During 1908, Burns entered the ring six more times, and almost every time in a new country: once in England, once in Ireland, twice in Paris and (oh, Lord) in Australia. There was a rich selection. And in a few decades, no one did anything like that. Tommy Burns was way ahead of his time.Bet on boxing with 1xBet
In Australia, Jack Johnson got him, he all this time pursued him around the world. Each time his offers became more and more profitable. Until, finally, prominent businessman Hugh Mackintosh made Tommy Burns an offer he couldn't refuse.
He offered Tommy Burns $30,000 (there was a very clear rumor for a while about $35,000, but apparently not true). Johnson received only five thousand. One sixth. That’s okey! He agreed to everything. Just to fight a champion. Burns, by hook or by crook, sought some more advantages for himself, Johnson, gritting his teeth, went for it. Everything was subject to the final result.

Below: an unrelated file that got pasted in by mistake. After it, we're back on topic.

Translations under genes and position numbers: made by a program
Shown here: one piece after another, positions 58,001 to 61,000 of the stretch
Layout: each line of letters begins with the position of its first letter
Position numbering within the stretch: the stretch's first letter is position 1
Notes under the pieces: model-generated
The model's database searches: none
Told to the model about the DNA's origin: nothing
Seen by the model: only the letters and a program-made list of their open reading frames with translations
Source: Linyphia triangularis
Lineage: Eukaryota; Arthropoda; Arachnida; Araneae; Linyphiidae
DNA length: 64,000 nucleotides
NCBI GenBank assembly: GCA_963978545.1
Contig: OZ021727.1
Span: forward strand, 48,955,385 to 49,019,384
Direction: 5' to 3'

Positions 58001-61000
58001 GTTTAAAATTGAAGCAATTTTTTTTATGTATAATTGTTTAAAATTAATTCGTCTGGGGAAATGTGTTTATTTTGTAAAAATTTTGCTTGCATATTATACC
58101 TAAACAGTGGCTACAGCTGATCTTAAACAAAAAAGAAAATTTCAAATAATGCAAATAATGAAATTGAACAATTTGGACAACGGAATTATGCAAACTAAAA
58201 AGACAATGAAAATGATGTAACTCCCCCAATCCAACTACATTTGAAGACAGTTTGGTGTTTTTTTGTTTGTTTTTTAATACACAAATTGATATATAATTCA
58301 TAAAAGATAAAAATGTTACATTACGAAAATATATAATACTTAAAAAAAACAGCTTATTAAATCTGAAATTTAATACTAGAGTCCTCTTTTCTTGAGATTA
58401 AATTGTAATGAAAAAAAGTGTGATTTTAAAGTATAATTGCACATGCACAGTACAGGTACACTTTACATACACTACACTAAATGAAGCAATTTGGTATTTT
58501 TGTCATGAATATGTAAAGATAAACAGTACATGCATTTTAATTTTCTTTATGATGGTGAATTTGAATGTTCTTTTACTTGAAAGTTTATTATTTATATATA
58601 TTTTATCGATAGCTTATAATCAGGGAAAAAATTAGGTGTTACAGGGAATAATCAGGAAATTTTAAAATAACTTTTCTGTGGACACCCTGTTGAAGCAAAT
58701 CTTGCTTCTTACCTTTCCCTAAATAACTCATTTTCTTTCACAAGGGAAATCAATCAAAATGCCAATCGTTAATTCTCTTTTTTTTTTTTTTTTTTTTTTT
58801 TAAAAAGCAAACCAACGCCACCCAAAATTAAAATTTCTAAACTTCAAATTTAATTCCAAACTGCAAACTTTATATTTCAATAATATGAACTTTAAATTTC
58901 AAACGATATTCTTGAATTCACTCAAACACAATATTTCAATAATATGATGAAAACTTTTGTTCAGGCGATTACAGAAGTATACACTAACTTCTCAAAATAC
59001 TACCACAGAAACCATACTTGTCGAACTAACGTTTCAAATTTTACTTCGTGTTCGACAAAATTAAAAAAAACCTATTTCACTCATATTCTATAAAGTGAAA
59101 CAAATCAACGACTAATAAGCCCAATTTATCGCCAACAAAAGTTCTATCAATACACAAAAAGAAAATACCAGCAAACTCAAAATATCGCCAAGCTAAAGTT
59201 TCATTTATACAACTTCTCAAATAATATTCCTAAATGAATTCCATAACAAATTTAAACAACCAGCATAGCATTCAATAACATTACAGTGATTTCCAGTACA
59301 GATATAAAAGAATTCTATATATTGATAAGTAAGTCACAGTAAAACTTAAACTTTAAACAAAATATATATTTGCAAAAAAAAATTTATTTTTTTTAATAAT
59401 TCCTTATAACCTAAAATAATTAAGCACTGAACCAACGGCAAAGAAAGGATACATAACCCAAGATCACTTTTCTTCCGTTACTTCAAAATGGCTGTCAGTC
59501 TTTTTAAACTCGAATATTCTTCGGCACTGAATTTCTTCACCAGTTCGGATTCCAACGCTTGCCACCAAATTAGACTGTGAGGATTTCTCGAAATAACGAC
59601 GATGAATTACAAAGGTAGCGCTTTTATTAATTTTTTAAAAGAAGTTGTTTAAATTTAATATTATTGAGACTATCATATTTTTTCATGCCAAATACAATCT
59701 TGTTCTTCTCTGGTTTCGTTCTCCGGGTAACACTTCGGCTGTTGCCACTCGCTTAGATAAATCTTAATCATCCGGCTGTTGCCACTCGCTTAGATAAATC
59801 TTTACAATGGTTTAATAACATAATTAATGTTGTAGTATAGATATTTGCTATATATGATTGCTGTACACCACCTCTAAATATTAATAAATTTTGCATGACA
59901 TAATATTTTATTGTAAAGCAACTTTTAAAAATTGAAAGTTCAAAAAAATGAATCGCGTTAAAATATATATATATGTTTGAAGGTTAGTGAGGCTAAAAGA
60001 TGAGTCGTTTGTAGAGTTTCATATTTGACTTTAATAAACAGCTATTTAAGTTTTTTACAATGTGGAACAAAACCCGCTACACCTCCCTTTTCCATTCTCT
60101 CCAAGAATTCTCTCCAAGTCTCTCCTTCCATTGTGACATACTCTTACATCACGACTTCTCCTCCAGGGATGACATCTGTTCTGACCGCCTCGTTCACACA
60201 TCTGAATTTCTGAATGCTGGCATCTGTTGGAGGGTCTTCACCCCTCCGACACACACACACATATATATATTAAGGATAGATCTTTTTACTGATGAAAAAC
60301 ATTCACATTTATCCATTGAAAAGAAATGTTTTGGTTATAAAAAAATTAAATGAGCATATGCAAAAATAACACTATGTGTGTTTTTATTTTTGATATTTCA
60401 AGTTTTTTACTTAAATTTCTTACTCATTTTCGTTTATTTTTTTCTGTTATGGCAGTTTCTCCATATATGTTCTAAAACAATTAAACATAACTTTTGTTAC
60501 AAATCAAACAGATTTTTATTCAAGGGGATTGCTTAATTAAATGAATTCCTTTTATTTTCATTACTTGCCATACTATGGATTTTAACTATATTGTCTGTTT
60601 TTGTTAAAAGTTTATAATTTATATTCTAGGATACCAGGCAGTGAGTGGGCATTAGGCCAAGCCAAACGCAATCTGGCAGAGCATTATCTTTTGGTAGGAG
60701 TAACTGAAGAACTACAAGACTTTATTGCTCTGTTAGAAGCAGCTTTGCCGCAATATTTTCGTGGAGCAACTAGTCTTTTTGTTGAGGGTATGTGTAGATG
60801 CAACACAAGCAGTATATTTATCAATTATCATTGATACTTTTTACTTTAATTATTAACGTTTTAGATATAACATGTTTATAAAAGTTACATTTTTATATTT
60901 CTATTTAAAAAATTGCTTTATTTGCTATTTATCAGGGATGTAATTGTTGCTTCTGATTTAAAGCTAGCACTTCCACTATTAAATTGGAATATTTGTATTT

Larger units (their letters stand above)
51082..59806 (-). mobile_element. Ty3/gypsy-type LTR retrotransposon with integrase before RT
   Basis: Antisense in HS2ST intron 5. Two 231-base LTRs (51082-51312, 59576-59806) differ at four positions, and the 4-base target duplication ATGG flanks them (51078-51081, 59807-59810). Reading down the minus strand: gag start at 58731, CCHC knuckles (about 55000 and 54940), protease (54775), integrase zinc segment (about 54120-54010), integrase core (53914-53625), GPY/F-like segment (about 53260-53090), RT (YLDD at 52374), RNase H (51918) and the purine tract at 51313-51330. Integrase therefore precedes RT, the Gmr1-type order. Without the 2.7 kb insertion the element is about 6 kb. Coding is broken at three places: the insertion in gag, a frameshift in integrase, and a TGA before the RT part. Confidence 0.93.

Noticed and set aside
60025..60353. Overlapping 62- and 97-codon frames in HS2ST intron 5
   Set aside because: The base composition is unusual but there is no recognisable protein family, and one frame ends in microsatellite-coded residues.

So, as already mentioned, the battle took place on December 26, 1908. As always, the future crept up unnoticed. People did not yet understand that they would go to sleep in one world, and they would have to wake up in another. In quite different one.
The fight got off to a slow start. It was not at all like the brave fight of Tommy Burns, who had recently sparred with Al Kaufman. In that training fight, Kaufman, by the way, was a very good boxer, he easily fought with Tommy Burns and got up very hard. Burns in the absence of Johnson looked like a real fine fellow.
But here it was different. Johnson walked from corner to corner, tirelessly hit Burns and smiled at the audience like Cinderella. He seemed to know what Tommy Burns was going to do in this fight, judging by the way that, in turn, only approached him with a blow. He saw everything in advance, and Burns' unusually long arms were predictable for him.Bet on boxing with 1xBet
When Johnson stopped smiling, he punched his right hand with sudden brutality, and Tommy Burns stopped dead. He plunged into the ropes, but for some reason, instead of finishing him off, Johnson suddenly stepped back and continued to play the fool. He was in no hurry.
In the last seconds of the first round, Johnson powerfully struck a left hook, Burns again pumped, and he said goodbye to him during the pause between rounds. No, it wasn't a fight. Not
even training sparring, it was just a beating. Most importantly, Burns worked the best he could. He really was a good boxer, but nothing helped in this fight.